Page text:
Donald Trump budget could slash 28 per cent out of state department and USAID

President Donald Trump listens during a meeting in the Roosevelt Room of the White House in Washington, Thursday, March 9, 2017.
President Donald Trump listens during a meeting in the Roosevelt Room of the White House in Washington, Thursday, March 9, 2017. AP Photo/Evan Vucci

President Donald Trump’s proposed 28 per cent budget cut for U.S. diplomacy and foreign aid next year would preserve $3.1 billion in security aid to Israel but reduce funding for the United Nations, climate change and cultural exchange programs.

The budget proposal for the fiscal year beginning on Oct. 1 is a first shot in a battle with Congress – which controls the government’s purse strings – that will play out over months and may yield spending levels far from those Trump requested.

Congress, controlled by Trump’s fellow Republicans, may reject some or many of the cuts to the U.S. State Department and Agency for International Development (USAID) budgets, which pay for everything from maintaining America’s diplomatic corps to fighting poverty, promoting human rights and improving health in foreign nations.

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The White House is proposing a combined $25.6 billion budget for the State Department and USAID, a 28 per cent reduction from current spending, according to documents provided by the White House on Thursday.

“It is time to prioritize the security and well-being of Americans, and to ask the rest of the world to step up and pay its fair share,” Trump said in a letter introducing his budget, which calls for large increases in U.S. defense spending.

“This is a ‘hard power’ budget. It is not a ‘soft power’ budget,” Mick Mulvaney, Trump’s budget director, told reporters, referring to the president’s desire to prioritize military power over the influence that can flow from development aid.

READ MORE: Donald Trump budget causes new rift among Republicans

The budget also requests $12 billion in “Overseas Contingency Operations,” or OCO, funding for extraordinary costs, chiefly in war zones such as Afghanistan, Iraq and Syria. No comparison was provided for the current year’s OCO spending.

The White House did not provide many details in its “skinny” budget proposal, a precursor to a more detailed budget submission the White House has said it will produce in May.

The budget would provide $3.1 billion “to meet the security assistance commitment to Israel … ensuring that Israel has the ability to defend itself from threats” and maintain its military superiority over more populous Arab neighbors.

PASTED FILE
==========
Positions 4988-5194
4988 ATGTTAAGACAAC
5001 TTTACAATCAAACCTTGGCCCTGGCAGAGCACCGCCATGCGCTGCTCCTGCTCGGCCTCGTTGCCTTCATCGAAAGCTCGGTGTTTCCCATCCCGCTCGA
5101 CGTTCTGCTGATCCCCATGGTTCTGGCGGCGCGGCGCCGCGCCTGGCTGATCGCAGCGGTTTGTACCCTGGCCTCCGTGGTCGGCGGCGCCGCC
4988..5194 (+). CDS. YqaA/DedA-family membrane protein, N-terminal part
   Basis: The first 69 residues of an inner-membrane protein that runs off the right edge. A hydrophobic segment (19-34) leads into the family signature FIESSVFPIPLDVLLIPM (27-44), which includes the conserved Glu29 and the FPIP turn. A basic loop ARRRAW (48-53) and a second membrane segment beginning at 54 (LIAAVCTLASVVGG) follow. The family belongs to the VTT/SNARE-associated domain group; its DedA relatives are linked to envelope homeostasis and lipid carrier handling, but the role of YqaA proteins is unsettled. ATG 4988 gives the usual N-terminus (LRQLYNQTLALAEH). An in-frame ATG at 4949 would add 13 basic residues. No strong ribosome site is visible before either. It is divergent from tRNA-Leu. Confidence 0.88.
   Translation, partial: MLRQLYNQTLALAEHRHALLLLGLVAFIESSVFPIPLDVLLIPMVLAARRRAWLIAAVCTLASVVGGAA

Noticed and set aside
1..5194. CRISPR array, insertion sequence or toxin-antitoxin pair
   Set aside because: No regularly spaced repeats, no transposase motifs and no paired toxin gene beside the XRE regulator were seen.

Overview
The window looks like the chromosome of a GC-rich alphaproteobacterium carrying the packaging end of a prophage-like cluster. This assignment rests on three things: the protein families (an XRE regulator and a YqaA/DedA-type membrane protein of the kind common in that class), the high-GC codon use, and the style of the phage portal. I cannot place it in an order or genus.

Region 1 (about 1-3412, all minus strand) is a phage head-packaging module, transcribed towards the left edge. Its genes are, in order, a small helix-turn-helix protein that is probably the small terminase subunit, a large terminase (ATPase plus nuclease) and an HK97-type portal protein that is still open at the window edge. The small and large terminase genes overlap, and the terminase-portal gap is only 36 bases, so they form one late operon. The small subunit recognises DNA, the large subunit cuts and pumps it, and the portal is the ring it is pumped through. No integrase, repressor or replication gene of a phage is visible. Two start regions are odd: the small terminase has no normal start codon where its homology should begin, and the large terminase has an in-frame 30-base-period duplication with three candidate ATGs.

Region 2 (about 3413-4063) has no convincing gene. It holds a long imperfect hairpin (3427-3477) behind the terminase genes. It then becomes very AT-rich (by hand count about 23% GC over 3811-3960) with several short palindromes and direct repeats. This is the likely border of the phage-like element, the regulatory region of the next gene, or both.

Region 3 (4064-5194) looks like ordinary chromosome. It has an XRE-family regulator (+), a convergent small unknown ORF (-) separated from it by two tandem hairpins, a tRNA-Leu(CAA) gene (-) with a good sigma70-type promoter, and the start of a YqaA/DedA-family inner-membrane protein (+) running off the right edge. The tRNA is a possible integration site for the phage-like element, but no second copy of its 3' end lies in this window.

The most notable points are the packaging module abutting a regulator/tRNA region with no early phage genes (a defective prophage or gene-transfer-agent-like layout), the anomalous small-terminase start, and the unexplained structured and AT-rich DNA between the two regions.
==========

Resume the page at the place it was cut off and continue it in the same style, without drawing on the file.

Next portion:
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Donald Trump walks on the South Lawn of the White House toward Marine One as he departs the White House. REX/Shutterstock

It would also “maintain current commitments and all current patient levels on HIV/AIDS treatment” under PEPFAR, the President’s Emergency Plan for AIDS Relief, which is the world’s largest provider of AIDS-fighting medicine. The program has been credited with saving millions of lives and enjoys bipartisan support.

The budget would also meet U.S. commitments to the Global Fund for AIDS, Tuberculosis and Malaria, the documents said.

Lower UN funding

Without giving specifics, the documents laid out areas where the White House plans to save money, including by reducing U.S. funds to the United Nations and affiliated agencies “by setting the expectation that these organizations rein in costs and that the funding burden be shared more fairly among members.”

The United States would cut its contribution to the UN budget by an unspecified amount, and the U.S. government would not pay for more than 25 per cent of UN peacekeeping costs, the documents said.

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The United States is the largest contributor to the United Nations, paying 22 per cent of the $5.4 billion core UN budget and 28.5 per cent of the $7.9 billion UN peacekeeping budget.

READ MORE: Trump says UN just a club for people to ‘have a good time’

A senior UN Security Council diplomat, speaking on condition of anonymity before the budget’s release, suggested that the U.S. cuts could contribute to a perception that Washington’s role in the world was waning. Other diplomats have said China could fill the gap.

“There will be very significant implications if even a half of what is being speculated about becomes true. And those implications will be both financial, for those of us who will continue to pay into the UN as we are all required to do, but also geostrategic,” the senior Security Council diplomat said.

Trump also plans to save money by eliminating the U.S. Global Climate Change Initiative, which among other things seeks to foster low-carbon economic growth, and by ceasing payments to UN climate change programs via the Green Climate fund.

Other savings would come from cutting funds to multilateral development banks such as the World Bank by about $650 million over three years from the Obama administration’s commitments; reducing money for the State Department’s Educational and Cultural Exchange Programs; turning some foreign military aid into loans from grants; and reorganizing and consolidating the State Department and USAID.


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